Reduces signs of old age and crow’s feet :

In this 4-week study, the following results were observed:

  • Reduced signs of aging in 90% of patients with smoother skin
  • Reduction of crow’s feet
  • Reduction of redness
  • Increased collagen levels in 100% of patients.

Weiss. RA et al. – Clinical trial of a novel non-thermal LED array for reversal of photoaging: clinical, histologic, and surface profilometric results.

https://www.ncbi.nlm.nih.gov/pubmed/15654716

 

Reduces wrinkles, rejuvenates skin and reduces pore size:

The stimulation of collagen and elastin production leads to the firming of the skin and thus a reduction of the appearance of wrinkles and the disappearance of fine lines.

Studies also confirm that a majority of people using red light see a reduction in the size of facial pores.

Pore size reduction in 90% of patients. Increased skin clarity in 90% of patients. Wrinkle reduction in 45% of patients.

Lask, G. et al. – The utilization of nonthermal blue (405-425 nm) and near infrared (850-890 nm) light in aesthetic dermatology and surgery-a multicenter study.

https://www.ncbi.nlm.nih.gov/pubmed/16414904

Russell, B.A. et al. – A study to determine the efficacy of light therapy in facial skin rejuvenation

https://www.ncbi.nlm.nih.gov/pubmed/16414908

 

Firmer and smoother skin:

The study showed that after several sessions of light therapy, an improvement in the complexion, softness, smoothness and firmness of the patients’ skin was observed.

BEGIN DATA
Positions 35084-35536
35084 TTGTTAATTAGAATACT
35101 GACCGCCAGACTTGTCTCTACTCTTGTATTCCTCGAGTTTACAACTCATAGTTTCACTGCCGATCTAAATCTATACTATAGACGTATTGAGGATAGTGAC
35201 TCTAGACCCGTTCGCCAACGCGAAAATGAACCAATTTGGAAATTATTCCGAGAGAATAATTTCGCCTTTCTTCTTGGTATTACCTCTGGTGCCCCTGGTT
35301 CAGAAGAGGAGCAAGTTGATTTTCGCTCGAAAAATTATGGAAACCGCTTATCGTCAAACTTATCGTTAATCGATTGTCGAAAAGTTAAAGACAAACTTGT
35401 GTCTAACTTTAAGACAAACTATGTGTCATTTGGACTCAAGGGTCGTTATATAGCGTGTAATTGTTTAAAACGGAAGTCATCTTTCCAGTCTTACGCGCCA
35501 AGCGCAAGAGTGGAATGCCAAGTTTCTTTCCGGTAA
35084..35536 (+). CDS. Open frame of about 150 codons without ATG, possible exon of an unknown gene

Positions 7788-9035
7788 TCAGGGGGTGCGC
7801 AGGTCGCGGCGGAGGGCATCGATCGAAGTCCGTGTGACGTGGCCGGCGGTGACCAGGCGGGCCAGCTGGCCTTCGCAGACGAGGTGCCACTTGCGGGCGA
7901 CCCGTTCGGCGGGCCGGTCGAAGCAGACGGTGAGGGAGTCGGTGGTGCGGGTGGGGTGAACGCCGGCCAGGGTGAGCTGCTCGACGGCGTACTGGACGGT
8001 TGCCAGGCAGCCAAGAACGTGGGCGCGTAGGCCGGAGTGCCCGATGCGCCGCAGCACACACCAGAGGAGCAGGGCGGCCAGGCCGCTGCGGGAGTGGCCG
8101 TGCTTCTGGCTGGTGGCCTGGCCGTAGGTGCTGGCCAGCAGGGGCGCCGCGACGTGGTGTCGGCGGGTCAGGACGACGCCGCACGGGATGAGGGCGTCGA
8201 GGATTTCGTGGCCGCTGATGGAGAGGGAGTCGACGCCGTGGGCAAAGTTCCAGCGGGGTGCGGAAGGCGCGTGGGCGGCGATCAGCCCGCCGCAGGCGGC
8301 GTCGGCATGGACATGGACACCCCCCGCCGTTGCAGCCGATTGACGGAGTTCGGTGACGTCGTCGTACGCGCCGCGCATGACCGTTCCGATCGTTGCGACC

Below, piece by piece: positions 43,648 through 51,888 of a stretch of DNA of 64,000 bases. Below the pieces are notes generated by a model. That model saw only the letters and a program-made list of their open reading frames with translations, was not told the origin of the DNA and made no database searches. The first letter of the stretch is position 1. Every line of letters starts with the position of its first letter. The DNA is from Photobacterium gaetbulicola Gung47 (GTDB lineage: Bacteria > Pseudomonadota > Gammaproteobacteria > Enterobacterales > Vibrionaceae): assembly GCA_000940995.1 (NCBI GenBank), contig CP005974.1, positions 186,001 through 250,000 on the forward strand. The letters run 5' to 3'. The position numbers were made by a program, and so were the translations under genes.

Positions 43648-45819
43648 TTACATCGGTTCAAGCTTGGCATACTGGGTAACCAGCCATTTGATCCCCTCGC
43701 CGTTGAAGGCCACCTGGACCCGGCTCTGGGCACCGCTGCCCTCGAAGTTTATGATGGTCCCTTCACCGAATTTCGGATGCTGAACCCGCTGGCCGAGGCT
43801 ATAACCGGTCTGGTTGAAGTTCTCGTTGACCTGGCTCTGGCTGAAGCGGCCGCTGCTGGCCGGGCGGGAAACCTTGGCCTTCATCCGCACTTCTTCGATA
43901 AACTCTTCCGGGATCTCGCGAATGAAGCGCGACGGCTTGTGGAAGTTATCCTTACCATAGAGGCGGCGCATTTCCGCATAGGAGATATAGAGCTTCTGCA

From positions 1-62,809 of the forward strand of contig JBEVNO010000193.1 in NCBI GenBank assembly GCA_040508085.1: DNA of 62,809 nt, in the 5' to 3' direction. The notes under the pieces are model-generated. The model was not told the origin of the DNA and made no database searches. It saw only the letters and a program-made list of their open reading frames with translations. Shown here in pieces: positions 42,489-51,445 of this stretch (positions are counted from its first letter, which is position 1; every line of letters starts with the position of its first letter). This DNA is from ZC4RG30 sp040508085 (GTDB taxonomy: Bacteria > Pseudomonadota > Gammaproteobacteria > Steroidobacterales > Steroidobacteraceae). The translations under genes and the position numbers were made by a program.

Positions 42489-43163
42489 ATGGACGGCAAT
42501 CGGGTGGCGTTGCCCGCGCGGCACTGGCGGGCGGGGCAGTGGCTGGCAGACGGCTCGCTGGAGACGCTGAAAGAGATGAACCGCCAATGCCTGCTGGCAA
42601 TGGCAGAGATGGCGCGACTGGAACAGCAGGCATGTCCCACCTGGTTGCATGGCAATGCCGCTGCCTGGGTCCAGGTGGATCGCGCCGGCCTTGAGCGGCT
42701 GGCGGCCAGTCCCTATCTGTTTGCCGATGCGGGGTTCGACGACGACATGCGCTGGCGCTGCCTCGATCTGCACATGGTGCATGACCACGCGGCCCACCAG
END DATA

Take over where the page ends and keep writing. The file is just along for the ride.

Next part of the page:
Russell, B.A. et al. – A study to determine the efficacy of light therapy in facial skin rejuvenation

https://www.ncbi.nlm.nih.gov/pubmed/16414908

 

Stimulates the production of collagen and elastin:

Light penetrates the skin to the dermis where collagen production takes place. Light stimulates the production of collagen and elastin to revive the skin’s healing process.

Lee, S.Y. et al. – A prospective, randomized, placebo-controlled, double-blinded, and split-face clinical study on LED phototherapy for skin rejuvenation

https://www.ncbi.nlm.nih.gov/pubmed/17566756

 

Improves skin’s ability to heal:

Red light helps reduce old age spots, sun spots and skin discolorations. By stimulating the production of collagen, the skin cells renew and the spots disappear.

At the end of the 4-week study, 74% of patients showed a visible improvement in the appearance of fine lines and wrinkles.

Red light has also been shown to reduce sebum secretion from the sebaceous glands, making your skin less oily.

Sadick, N.S. et al. – A study to determine the efficacy of a novel handheld light-emitting diode device in the treatment of photo-aged skin.

https://www.ncbi.nlm.nih.gov/pubmed/19146602

 

Improves moisture retention, skin suppleness and firmness:

With increased collagen and elastin, your skin becomes firmer. Your skin’s moisture retention will improve.

Wunsch, A et al. – A controlled trial to determine the efficacy of red and near-infrared light treatment in patient satisfaction, reduction of fine lines, wrinkles, skin roughness, and intradermal collagen density increase.

https://www.ncbi.nlm.nih.gov/pubmed/24286286

 

Stimulates skin healing:

Red light increases the rate of cell regeneration and thus accelerates the healing of the skin and the disappearance of scars.

Whelan, H.T. et al. – Effect of NASA light-emitting diode irradiation on wound healing.

https://www.ncbi.nlm.nih.gov/pubmed/11776448

 

Skin oxygenation and detoxification:

Red light increases the transfer of energy between skin molecules that absorb this energy. These activated molecules cause the skin to oxygenate and detoxify.

Karu, T. – Primary and secondary mechanisms of action of visible to near-infrared light on cells.

https://www.ncbi.nlm.nih.gov/pubmed/10365442

 

Makes skin less oily:

It was shown in this study that red light reduced sebum secretion from the sebaceous glands and thus made the skin less oily.

 

Sadick, N.S. et al. – A study to determine the efficacy of a novel handheld light-emitting diode device in the treatment of photo-aged skin.

https://www.ncbi.nlm.nih.gov/pubmed/19146602